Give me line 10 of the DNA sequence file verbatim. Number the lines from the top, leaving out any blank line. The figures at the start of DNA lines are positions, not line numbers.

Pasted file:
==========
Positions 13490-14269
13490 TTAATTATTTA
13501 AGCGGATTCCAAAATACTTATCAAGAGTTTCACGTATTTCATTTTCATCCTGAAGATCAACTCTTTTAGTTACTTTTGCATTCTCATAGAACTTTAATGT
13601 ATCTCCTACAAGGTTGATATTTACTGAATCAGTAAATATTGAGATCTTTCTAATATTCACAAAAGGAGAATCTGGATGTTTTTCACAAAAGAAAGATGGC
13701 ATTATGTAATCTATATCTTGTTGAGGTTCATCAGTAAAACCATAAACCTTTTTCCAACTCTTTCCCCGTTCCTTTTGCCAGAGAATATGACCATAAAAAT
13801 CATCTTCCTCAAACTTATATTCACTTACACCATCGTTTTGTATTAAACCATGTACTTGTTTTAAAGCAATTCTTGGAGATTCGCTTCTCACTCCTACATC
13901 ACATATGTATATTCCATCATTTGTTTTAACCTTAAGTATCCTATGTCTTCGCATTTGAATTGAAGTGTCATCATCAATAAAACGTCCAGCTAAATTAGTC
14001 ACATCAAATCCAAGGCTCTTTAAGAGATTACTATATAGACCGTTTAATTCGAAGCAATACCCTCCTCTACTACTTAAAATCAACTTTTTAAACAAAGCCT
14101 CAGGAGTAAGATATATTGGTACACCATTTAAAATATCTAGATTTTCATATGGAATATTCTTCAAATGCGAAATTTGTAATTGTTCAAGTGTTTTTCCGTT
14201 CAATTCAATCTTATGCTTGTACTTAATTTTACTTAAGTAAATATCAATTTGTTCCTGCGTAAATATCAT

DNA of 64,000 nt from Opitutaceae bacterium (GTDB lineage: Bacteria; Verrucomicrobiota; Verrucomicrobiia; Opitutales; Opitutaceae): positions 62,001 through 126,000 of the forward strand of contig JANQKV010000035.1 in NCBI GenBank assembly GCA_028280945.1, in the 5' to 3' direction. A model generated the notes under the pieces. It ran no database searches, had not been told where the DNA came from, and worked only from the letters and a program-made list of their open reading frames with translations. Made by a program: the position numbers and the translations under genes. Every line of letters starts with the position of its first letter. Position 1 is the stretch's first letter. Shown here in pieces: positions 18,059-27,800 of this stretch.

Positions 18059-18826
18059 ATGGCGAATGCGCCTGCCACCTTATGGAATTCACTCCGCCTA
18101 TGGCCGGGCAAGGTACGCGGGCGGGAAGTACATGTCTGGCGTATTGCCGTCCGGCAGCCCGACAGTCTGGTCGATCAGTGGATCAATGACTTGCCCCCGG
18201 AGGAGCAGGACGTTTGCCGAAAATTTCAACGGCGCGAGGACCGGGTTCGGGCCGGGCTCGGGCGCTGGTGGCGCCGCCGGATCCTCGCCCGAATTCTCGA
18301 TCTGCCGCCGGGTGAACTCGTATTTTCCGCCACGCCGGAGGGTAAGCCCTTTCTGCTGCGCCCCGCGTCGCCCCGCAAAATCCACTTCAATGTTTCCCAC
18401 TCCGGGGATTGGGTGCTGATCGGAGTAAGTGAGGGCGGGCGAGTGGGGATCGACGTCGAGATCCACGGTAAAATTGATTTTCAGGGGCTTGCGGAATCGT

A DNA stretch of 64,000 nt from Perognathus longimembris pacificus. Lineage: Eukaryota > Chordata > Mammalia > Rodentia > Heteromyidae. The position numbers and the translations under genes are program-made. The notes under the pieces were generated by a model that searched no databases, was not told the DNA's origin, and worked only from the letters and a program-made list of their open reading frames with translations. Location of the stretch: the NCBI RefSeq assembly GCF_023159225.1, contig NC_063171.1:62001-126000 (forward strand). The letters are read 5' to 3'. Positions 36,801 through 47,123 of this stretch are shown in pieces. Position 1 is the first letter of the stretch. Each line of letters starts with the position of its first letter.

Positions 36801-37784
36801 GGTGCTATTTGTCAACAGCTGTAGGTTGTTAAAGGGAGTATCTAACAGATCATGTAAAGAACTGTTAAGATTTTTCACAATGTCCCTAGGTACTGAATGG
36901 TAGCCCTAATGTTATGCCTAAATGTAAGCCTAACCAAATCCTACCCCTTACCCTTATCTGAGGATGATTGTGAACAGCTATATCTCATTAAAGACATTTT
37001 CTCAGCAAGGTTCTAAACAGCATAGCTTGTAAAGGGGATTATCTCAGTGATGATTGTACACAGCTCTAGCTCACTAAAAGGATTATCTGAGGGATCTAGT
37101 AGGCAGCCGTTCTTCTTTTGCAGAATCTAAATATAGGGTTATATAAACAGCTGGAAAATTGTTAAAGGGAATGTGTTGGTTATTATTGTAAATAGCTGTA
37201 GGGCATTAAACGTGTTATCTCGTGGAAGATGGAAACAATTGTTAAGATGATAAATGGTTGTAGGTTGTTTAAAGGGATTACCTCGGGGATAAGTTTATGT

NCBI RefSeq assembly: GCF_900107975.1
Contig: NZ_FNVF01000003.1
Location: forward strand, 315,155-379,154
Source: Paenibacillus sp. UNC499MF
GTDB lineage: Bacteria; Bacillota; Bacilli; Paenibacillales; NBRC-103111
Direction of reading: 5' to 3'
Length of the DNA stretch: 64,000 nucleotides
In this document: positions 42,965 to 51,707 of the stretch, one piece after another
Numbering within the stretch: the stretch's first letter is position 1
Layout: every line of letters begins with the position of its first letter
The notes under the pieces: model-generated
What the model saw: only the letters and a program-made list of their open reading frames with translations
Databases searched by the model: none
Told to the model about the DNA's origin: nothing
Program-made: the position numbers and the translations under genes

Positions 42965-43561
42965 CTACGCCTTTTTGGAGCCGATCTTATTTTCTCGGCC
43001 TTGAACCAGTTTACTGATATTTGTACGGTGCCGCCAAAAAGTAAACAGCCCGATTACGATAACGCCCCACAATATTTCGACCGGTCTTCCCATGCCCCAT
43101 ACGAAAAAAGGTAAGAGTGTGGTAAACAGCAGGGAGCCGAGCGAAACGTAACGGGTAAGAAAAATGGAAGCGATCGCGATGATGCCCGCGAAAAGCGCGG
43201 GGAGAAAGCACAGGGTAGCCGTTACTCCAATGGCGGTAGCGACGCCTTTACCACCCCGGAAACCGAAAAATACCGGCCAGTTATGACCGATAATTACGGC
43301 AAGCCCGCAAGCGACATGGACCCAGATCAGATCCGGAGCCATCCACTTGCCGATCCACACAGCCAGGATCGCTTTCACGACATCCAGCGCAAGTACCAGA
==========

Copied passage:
14201 CAATTCAATCTTATGCTTGTACTTAATTTTACTTAAGTAAATATCAATTTGTTCCTGCGTAAATATCAT